Crypto Startup That Trades Virtual Versions of Real World Assets Aims to Subvert Banks
Morpher secured the backing of venture capitalist Tim Draper
- The platform has its own native token, MPH
- Morpher now has more than 50,000 monthly users and has settled more than 1 million trades
A blockchain-based platform for trading synthetic exposures to real-world assets has earned the backing of venture capitalist Tim Draper as the firm builds out its business.
Austria-based Morpher raised a $6 million Series A round led by Draper Associates, with participation from RTP Ventures and APEX Ventures, Morpher CEO Martin Froehler told Blockworks. The round brings the startup to a post-money valuation of $33 million.
Morpher employs the Ethereum blockchain to create virtual versions of stocks, commodities and currencies — without having to hold the underlying asset or transact through intermediaries. One potential application, Froehler said, would be to create an index of housing prices within a specific zip code in the US, without owning any of the property outright.
The trades are executed in the company’s virtual currency, MPH, which the company mines to turn a profit. The company operates its own non-custodial wallet. The idea is to democratize access to investments for those outside of or underserved by traditional capital markets.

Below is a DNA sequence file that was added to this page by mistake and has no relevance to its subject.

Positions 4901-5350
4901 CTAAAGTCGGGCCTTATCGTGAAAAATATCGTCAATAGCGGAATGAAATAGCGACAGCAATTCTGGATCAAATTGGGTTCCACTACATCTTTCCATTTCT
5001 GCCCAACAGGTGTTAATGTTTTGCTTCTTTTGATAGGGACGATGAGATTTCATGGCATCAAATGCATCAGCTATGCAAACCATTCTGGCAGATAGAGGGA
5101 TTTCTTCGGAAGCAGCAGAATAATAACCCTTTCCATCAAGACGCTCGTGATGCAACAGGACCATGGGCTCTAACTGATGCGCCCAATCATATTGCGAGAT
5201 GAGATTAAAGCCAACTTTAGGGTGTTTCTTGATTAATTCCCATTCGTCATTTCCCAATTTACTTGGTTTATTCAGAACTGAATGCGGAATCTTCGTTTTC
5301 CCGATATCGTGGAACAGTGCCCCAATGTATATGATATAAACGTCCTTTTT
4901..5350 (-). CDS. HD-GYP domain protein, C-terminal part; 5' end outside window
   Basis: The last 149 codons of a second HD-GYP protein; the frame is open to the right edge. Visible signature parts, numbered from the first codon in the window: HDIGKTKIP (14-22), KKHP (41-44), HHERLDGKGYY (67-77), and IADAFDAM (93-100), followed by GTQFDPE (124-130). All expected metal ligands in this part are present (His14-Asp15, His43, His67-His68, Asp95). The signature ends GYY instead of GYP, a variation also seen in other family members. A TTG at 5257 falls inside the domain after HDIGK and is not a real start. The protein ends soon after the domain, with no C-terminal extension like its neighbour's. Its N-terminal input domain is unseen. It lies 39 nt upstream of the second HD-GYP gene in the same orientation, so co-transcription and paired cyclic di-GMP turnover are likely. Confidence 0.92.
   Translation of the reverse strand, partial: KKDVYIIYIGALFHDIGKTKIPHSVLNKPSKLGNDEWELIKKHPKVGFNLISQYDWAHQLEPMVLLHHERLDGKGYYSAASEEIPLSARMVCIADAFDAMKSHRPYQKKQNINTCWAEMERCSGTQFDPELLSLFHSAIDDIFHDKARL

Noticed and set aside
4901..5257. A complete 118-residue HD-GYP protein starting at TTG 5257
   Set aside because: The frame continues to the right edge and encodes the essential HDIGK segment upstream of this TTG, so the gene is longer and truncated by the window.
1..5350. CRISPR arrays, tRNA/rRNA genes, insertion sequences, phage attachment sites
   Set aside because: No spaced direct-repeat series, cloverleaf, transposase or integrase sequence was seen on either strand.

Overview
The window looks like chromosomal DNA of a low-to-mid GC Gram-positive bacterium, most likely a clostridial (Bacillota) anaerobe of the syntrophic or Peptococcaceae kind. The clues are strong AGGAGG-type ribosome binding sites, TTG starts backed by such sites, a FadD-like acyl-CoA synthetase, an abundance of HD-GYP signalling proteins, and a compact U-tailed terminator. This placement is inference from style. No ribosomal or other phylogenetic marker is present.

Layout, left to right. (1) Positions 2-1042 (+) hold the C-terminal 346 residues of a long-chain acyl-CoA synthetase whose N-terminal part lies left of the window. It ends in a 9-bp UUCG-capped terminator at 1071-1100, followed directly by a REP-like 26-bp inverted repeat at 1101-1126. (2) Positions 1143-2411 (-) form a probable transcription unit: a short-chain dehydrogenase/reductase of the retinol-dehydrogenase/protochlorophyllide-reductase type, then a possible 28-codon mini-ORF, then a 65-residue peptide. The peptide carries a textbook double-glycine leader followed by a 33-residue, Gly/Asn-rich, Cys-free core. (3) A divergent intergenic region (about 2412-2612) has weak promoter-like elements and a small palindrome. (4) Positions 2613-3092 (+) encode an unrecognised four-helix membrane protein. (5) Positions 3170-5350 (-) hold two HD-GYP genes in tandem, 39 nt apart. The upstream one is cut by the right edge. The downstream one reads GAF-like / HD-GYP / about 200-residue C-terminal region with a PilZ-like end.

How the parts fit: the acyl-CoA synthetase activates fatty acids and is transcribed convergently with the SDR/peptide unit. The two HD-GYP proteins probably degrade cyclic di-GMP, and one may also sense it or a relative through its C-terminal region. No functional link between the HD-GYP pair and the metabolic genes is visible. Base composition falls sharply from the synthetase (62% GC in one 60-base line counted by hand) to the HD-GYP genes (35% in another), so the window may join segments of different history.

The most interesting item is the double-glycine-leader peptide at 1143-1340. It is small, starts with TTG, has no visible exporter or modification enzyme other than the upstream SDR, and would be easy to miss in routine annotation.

“In a nutshell, it’s about access to the markets and liquidity in the markets,” Froehler said.
The platform now has more than 50,000 active monthly users from 100 countries and has executed more than 1 million trades. Froehler plans to use part of the fresh capital to hire eight new staffers on the product and marketing front, aiming to bring staff size to 20 by year-end from its current 12 employees. A mobile app is also in the works.
The plan is to also roll out investments in exotic corners of the financial markets, such as the spot price of cannabis. Morpher doesn’t charge fees on its trades but profits from its tokens.
Froehler, a former quantitative hedge fund manager, said the intent is to ease some of the pain points of traditional finance by offering 24/7, commission-less trades.
“Regardless of where you are in the food chain, trading is always burdensome,” he said. “It is costly. And it is very unfair.”
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